An important but brief study was published last year by individuals working with the RDIC factory in Cambodia to find what factors make a more efficient ceramic water filter. In this study several empirical tests were preformed to investigate the relationships between filter mix ratios and firing schedules. Perhaps the most relevant results demonstrated by these tests demonstrated the lack of correlation between flow rate and bacterial removal efficiency. In the test, filter discs ranging from 2 to 18 liters per hour showed similar e-coli removal efficacy.
This has long been suspected in the industry where standard flow rate best practices specify a 1.5 to 3 liter range of acceptability. These flow rates were set in an attempt to ensure that new factories making filters were producing effective ceramic water filters without the ability to effectively test their real ability to remove bacteria.
Other Tendencies of Efficient Ceramic Water Filters
- Increasing burnout to clay ratio seems to increase flow rate while reducing strength
- Firing to a higher temperature may increase flow rates, (it is assumed that firing higher increases pore size)
- Increasing firing temperature may result in a stronger filter.
- Firing higher seemed to reduce bacterial removal effectively, but the correlation was weak.
- There is strong variation in flow rates of filters formed in wet or dry season.
- Similar flow rates can be achieved by 1: Increasing burnout to clay ratio and reducing burnout particle size 2: Reducing burnout to clay ratio and increasing burnout particle size.
This study clearly presents an argument for further testing of these same variables to produce a more efficient ceramic water filter.
The onus is now on each factory to further develop their manufacturing practices. If the established best practices are to be modified on a case by case basis it should only be by careful experimentation and with the partnership of an independent monitoring agency to ensure that filters being produced meet minimum bacterial removal standards.
Although these results direct us towards a path of study that develops efficient ceramic water filters, any operation in the manufacturing process which relies on additional mechanical or technological resources also removes a layer of appropriateness to the ceramic water filter technology as a whole.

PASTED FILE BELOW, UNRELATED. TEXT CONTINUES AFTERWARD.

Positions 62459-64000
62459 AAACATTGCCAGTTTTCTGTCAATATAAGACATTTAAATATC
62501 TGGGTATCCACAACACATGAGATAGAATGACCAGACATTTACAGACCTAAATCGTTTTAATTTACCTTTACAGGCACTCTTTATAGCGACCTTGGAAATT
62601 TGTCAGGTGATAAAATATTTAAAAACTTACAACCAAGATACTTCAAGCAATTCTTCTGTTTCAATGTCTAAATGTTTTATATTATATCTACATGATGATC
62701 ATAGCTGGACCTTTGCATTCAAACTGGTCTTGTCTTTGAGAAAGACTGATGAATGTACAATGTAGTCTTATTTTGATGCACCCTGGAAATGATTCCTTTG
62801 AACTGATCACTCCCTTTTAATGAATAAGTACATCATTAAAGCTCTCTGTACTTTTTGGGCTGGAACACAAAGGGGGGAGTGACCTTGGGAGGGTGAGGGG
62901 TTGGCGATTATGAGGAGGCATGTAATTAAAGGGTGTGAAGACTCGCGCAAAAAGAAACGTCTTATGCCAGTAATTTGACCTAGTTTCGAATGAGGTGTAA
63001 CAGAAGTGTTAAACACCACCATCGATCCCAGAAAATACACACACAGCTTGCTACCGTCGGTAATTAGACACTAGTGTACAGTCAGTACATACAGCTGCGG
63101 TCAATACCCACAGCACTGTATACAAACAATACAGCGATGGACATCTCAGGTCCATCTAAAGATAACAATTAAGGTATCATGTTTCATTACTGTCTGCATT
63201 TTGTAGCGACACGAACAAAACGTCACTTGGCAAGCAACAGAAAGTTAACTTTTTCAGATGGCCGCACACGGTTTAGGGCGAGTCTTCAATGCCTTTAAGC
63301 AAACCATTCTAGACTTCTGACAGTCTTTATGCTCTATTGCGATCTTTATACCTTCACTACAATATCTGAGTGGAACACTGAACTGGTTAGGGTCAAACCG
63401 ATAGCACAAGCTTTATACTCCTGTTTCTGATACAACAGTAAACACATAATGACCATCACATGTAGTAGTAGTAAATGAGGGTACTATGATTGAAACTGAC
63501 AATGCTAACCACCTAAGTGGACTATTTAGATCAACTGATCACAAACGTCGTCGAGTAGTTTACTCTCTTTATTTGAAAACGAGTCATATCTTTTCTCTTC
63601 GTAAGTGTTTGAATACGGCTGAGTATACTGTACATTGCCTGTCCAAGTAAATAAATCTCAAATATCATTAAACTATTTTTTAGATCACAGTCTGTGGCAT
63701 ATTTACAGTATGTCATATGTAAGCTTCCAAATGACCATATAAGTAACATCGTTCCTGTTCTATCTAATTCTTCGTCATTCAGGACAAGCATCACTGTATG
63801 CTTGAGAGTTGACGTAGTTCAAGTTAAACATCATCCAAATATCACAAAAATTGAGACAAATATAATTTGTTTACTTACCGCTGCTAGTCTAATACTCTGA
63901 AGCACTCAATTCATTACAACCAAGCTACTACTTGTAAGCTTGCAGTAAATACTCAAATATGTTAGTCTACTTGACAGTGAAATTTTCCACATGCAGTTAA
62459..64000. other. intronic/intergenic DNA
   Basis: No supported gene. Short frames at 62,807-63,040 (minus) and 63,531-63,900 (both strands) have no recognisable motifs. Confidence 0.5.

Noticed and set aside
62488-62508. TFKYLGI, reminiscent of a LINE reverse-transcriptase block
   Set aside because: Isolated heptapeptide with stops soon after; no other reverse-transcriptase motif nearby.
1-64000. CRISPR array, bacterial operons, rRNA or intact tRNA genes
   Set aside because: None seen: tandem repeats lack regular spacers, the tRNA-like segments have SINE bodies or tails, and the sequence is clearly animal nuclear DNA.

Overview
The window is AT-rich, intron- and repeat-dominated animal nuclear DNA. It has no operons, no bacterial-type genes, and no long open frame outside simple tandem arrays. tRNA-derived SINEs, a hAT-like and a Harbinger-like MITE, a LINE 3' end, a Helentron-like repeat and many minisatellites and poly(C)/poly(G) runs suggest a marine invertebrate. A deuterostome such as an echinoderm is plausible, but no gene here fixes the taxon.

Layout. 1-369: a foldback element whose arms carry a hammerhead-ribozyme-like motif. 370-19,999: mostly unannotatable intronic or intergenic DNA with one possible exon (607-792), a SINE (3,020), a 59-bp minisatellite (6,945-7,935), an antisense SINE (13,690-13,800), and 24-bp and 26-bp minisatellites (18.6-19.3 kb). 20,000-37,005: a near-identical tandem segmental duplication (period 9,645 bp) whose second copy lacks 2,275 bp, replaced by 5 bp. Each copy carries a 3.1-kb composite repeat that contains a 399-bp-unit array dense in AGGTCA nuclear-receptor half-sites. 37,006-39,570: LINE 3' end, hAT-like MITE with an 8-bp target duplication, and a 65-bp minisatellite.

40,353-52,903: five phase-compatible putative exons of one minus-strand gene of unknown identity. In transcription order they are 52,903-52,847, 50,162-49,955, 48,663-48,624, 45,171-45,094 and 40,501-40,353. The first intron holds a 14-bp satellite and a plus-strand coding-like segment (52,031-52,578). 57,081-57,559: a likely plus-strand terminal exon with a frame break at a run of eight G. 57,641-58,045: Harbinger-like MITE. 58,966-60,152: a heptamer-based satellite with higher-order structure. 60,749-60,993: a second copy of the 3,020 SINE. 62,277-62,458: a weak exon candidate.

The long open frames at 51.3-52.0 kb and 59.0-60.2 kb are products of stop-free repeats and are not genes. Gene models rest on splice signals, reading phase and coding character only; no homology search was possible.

Imagine, for instance, that to make a more effective filter we find that burnout must be screened to finer tolerance. The factory in Somalia must then find a new reliable source a new mesh for their screening machines. The mesh they are currently using comes from out of the country and is very expensive and difficult to obtain. I argue that although the finer mesh would result in a more effective filter, if the basic standards were to change to reflect the greater efficiency it would reduce the appropriateness of the technology as a whole.
Development of a more effective filter is a part of factory scalability, once production of a basic filter has been stabilized a factory is ready to begin the process of improvements. These improvements will be determined by the local environment. After all, there are plenty of more effective filters on the market when cost, manufacturing limitations, and community adaptability are removed from the qualifications.
Studies such as these are important for us to better understand the path ahead with regard to improvement/changes to ceramic water filter production practices. That said, many of the studies assessing these practices are conducted in research facilities using laboratory methods. While this is a necessary first step, it must be followed by a replication of the results in a working filter factory. If this was a part of all academic research there would be a lot less ambiguity.
Link to original study:
Isabelle Gensburger – October 2011
North Okanagan residents can turn on the tap and access potable water, or buy affordably priced bottled water from a number of local companies; Potters without Borders (PWB) addresses the needs of those who donâ€™t have either option by breaking down barriers and providing people with access to safe drinking water.
The organization builds water filter factories in emerging countries to help do just that.
â€œMost people in North America take clean drinking water for granted,â€ organizer Reg Kienast said. â€œIn Africa and some other developing countries, over five million peopleâ€”mostly children under six yearsâ€”die from water related diseases every year.â€